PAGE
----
In recent years, the United States decided that leaving itself deliberately vulnerable to any weapon system or state, as it did during the Cold War, was foolish. And rightfully so. Deliberate vulnerability can lead to perceptions of weakness, inviting provocation or aggression from another nation or transnational actor. In addition, being perceived as weak and vulnerable can lead a potential adversary to use threats, intimidation, "blackmail" or coercion to achieve its objectives. In a day when North Korea is a nuclear weapons state and Iran is still very likely on the path to becoming one, the chance that these weapons will be used against peaceful nations is a troubling but very real possibility.
Every state has an undeniable right to self-defense-and it only makes sense that all reasonable, necessary steps are taken to protect one's national security. It is even more logical if the capability is emerging to do so, as witnessed by over 30 successful missile defense tests to date by the United States alone. As these tests have shown, hitting a bullet with a bullet in the atmosphere, or even in space, is in fact possible.
But even though rogue states like North Korea and Iran are good examples of the need for missile defense today, developing and deploying such capabilities is not about the missile or a weapon of mass destruction threat from a single country, or even several. Rather, missile defense is about protection from these weapons no matter where the threat comes from, now or in the future.
There are other advantages to fielding a missile defense system in Europe for the United States, too. Hosting a transatlantic missile defense system will deepen, and further unify, the security relationship between European NATO members, especially Poland and the Czech Republic, and the United States, enhancing our mutual national security against external threats from ballistic missiles and weapons of mass destruction. And despite the range of concerns about missile defense, it should be emphasized that missile defense is a defensive-not offensive-weapon. Indeed, the dominant design of the missile defense interceptor warhead does not even contain an explosive charge; traveling at 15,000 miles per hour, it destroys the missile warhead by the sheer force of the collision. Therefore, the idea that missile defense is an offensive system, as many have suggested, is patently false. In a way, missile defense is like an umbrella; it is only needed if it rains.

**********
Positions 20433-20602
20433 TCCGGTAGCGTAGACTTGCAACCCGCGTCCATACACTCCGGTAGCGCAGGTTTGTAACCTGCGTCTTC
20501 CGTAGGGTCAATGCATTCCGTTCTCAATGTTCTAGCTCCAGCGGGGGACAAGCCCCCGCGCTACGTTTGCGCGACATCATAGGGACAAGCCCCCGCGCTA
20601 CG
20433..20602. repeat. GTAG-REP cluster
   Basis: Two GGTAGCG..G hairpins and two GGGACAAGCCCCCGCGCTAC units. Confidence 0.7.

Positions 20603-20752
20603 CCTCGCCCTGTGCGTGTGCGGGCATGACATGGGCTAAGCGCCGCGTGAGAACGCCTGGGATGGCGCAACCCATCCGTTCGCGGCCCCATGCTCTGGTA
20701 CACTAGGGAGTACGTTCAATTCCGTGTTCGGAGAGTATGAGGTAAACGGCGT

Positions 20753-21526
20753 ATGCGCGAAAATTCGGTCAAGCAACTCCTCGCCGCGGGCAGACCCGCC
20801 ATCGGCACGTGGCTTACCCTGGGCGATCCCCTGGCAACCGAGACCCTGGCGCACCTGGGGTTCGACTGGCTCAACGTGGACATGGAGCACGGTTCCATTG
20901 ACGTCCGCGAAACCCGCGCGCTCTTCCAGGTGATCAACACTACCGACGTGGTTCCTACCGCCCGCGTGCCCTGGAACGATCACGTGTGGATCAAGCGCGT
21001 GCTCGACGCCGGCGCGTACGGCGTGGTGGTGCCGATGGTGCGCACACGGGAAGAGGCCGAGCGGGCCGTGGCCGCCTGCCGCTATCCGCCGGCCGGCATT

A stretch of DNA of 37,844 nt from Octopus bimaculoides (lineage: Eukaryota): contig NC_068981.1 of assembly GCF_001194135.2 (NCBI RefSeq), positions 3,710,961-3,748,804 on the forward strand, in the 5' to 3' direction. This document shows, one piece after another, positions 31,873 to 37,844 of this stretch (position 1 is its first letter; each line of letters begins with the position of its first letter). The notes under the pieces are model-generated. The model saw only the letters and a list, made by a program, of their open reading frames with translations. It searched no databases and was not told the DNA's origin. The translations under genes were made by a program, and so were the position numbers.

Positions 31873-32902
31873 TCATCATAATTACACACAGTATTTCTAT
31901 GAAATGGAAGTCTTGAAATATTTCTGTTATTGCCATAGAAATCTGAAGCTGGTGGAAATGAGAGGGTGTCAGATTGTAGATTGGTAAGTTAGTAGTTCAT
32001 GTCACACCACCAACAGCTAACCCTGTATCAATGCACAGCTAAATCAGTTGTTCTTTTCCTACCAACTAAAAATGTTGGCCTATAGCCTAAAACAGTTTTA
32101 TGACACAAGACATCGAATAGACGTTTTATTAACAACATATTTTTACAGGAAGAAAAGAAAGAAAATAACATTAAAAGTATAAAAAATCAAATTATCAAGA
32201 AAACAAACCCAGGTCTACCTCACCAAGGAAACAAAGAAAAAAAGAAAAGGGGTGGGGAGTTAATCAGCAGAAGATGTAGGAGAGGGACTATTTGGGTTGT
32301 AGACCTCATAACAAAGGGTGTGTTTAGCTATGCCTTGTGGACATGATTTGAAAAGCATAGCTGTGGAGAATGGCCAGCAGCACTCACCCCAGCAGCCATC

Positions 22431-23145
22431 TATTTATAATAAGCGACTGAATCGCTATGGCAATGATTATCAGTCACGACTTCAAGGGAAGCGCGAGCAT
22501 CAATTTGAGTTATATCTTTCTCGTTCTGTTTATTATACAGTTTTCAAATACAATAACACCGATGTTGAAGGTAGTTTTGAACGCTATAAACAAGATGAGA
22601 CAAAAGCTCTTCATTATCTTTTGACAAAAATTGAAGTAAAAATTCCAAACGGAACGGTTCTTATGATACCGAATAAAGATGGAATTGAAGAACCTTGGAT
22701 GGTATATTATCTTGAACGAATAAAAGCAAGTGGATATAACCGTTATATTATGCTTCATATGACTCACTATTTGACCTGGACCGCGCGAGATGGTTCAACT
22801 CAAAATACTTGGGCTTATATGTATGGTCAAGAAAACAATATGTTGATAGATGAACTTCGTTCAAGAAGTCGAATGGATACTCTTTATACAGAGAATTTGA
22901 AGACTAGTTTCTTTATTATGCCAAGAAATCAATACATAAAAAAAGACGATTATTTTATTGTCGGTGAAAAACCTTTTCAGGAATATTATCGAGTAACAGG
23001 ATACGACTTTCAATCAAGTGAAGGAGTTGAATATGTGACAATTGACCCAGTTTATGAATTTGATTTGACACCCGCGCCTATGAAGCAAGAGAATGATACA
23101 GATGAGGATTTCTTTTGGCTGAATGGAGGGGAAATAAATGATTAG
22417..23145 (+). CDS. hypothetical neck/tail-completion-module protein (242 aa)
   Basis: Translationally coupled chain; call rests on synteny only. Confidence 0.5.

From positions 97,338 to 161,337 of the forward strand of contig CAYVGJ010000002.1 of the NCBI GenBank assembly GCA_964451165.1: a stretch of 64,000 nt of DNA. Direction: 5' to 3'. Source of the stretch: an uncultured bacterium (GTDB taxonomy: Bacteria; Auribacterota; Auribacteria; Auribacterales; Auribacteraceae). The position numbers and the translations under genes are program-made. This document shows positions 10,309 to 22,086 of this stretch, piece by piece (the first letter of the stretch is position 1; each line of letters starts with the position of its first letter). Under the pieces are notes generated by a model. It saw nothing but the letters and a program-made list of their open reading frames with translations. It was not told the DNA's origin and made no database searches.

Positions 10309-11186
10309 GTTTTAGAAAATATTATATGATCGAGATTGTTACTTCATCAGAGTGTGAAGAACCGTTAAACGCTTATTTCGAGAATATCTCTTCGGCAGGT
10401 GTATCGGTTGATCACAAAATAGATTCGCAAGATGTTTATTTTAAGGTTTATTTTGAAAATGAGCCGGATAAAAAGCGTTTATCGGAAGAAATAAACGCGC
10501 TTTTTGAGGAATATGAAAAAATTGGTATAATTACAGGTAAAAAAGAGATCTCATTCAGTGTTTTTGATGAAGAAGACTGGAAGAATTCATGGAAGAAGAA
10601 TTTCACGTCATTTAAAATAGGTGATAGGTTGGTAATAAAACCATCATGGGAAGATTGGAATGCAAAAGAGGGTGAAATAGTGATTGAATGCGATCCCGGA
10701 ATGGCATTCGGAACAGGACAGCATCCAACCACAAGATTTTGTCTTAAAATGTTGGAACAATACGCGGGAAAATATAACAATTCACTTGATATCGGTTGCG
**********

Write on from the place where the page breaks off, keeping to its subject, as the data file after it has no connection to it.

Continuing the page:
This means that missile defense threatens no one. Missile defense only undermines the capability of one country to threaten or attack another with its ballistic missiles. The idea that the deployment of missile defenses in Europe will provoke an attack against Poland, the Czech Republic or any country that hosts them (including the United Kingdom or Denmark, which have missile defense radars) is a canard meant to encourage passivity. Defensive systems do not provoke attack. It is vulnerability or weakness that invites attack, not resolve and strength.
The United States-and others-have made it clear to Russia that missile defense does not threaten Russian security. Talks have emphasized that missile defense is part of an expanding effort in Europe to counter the growing ballistic missile threat-wherever it may come from. Of course, Russia should not expect to have a veto over European or American security-nor should that right be surrendered by the United States or Europe. Indeed, Moscow would do better to turn with its protests toward Tehran and Pyongyang, capitals that are driving the need for missile defense because of their growing offensive ballistic missile capability. Moreover, some security analysts have speculated-though cautiously-that the successful deployment of such effective defenses may one day convince countries like Iran and North Korea that their pursuit of missiles and weapons of mass destruction should be abandoned as futile endeavors. Mutually assured destruction or massive retaliation should not be the only policy options.
In the end, it is clear: missile defenses will improve America's
security, and that of Europe, against the growing challenge of
ballistic missiles and their unconventional payloads. It is high
time the Americans, Poles and Czechs strike a final deal for
deployment, enhancing both transatlantic ties and our common
Peter Brookes is a Heritage Foundation senior fellow and former US deputy assistant secretary of defense.
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 "NATO Agrees on Missile Defence Way Forward," North Atlantic Treaty Organization News, June 14, 2007, http://www.nato.int/docu/update/2007/06-june/e0614a.html.
First appeared in the Journal of International Security Affairs